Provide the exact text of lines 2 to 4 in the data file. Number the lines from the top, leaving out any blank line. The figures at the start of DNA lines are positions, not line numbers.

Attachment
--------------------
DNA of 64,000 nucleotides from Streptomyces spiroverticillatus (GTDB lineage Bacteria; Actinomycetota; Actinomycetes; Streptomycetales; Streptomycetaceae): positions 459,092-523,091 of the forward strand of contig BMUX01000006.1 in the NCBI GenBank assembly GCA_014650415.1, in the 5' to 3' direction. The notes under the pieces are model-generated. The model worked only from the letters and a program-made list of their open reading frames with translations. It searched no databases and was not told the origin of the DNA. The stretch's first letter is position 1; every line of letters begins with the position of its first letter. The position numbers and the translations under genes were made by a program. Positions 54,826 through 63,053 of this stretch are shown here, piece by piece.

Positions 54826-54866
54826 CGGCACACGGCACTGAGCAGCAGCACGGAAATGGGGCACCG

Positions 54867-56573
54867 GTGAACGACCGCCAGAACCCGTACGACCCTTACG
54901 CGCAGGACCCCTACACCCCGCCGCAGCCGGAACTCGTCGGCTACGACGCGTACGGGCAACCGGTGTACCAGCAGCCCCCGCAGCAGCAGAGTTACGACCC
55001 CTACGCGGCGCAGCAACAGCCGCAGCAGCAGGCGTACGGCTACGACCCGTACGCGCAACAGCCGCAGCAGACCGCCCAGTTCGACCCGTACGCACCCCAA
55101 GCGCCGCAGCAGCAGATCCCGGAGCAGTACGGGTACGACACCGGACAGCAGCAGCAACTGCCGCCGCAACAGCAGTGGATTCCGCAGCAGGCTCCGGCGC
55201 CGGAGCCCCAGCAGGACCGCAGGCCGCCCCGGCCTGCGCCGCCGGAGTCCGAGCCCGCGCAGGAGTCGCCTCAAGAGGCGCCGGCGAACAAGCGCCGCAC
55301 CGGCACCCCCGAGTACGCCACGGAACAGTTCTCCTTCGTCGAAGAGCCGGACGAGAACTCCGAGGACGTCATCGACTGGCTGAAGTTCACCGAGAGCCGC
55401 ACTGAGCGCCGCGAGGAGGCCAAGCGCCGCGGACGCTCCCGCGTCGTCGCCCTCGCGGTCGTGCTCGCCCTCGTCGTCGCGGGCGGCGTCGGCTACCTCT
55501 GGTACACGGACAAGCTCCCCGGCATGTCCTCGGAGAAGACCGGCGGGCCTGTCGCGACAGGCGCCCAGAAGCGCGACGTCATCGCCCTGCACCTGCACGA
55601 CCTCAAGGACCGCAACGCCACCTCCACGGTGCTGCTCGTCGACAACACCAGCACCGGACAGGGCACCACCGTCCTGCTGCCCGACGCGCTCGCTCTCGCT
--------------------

Positions 54826-54866
54826 CGGCACACGGCACTGAGCAGCAGCACGGAAATGGGGCACCG

Positions 54867-56573